I didn't have any positive preconceptions about the result of the poll, but I didn't expect the built-in installer projects in Visual Studio to score all that highly. Well, I got that wrong - they were the most popular single choice, accounting for nearly 24% of the responses. Freeware installers (InnoSetup and NSIS) accounted for another 25%, while no installer ("XCopy" or "We don't need an installer") accounted for another 14% - so less than 50% of the developers responding to the poll are using a dedicated commercial installer solution.
42% appear to be producing MSI installers, which is good, but not as good as it might be, considering that MSI has been the purported standard for four years.
Interestingly, there were quite a few installer packages I'd never heard of included in the free text answers - Ghost Installer, Setup Factory, Zero G's InstallAnywhere, GKSetup, GSetup, SNIIK, Tarma Installer, Dacris ActiSetup, ClickTeam InstallCreator, and maybe some others I've missed on a quick skim since there were 66 free text answers.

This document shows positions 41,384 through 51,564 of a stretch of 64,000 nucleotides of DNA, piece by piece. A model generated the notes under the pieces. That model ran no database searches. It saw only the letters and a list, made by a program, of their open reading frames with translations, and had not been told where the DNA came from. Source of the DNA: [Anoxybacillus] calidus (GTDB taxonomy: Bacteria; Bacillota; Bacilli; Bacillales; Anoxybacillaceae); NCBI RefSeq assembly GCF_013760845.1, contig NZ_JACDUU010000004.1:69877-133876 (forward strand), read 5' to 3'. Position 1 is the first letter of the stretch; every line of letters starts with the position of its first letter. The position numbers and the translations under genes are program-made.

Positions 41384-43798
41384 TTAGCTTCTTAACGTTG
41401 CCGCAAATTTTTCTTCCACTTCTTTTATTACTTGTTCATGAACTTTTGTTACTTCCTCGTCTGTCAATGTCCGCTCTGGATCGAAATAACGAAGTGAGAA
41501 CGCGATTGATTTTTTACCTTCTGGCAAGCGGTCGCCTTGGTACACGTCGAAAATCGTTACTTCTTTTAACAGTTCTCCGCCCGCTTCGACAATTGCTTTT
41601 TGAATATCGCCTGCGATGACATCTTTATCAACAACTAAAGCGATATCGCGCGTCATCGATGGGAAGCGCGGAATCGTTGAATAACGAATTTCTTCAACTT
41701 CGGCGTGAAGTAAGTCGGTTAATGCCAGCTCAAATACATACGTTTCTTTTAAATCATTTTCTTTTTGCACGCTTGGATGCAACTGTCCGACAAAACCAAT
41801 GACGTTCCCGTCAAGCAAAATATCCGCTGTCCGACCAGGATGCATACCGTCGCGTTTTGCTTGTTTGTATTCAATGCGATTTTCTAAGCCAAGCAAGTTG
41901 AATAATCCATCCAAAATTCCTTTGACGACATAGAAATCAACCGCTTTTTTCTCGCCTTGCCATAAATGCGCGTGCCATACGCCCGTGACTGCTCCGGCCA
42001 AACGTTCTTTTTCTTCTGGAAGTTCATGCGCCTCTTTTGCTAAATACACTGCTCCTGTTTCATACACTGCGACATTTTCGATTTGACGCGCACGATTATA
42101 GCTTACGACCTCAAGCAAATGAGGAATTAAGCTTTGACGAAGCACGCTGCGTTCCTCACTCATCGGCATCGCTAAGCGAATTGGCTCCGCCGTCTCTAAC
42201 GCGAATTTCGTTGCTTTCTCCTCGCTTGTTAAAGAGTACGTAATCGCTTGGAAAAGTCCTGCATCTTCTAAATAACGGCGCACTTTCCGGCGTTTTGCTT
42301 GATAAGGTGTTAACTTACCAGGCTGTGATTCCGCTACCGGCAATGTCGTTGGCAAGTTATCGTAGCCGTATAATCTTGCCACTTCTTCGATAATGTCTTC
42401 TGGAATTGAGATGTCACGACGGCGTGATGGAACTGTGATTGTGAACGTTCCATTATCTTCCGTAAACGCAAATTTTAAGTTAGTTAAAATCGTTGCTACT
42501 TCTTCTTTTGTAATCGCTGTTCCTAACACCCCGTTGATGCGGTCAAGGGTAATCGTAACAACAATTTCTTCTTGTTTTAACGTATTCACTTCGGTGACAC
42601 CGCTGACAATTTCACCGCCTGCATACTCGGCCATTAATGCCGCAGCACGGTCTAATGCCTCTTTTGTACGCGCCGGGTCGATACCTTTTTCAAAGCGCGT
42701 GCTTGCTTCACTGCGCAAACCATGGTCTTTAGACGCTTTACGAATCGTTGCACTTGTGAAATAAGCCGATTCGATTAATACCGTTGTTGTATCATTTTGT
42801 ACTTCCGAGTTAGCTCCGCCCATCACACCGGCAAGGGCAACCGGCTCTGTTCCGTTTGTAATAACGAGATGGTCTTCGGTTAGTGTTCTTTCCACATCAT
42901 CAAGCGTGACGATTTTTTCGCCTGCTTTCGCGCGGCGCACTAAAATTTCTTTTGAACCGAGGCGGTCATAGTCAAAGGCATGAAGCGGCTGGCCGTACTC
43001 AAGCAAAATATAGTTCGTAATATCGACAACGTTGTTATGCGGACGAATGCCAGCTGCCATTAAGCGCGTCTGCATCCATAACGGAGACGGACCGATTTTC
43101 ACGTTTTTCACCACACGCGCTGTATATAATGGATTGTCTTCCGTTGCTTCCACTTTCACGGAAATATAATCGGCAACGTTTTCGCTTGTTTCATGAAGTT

My favourite one was: "A crackpot team of commandos".
What have I learned from the poll? Well, probably that I shouldn't be so dismissive of Visual Studio's installer projects. While they wouldn't cut it for doing our main installer, it may very well make sense to use them to create merge modules for installing our components, only tying them together with with our big beefy commercial package. One person commented that he'd had considerable success with this and that responsibility for installs was now shared among all the developers instead of all being dumped on "the installer guy".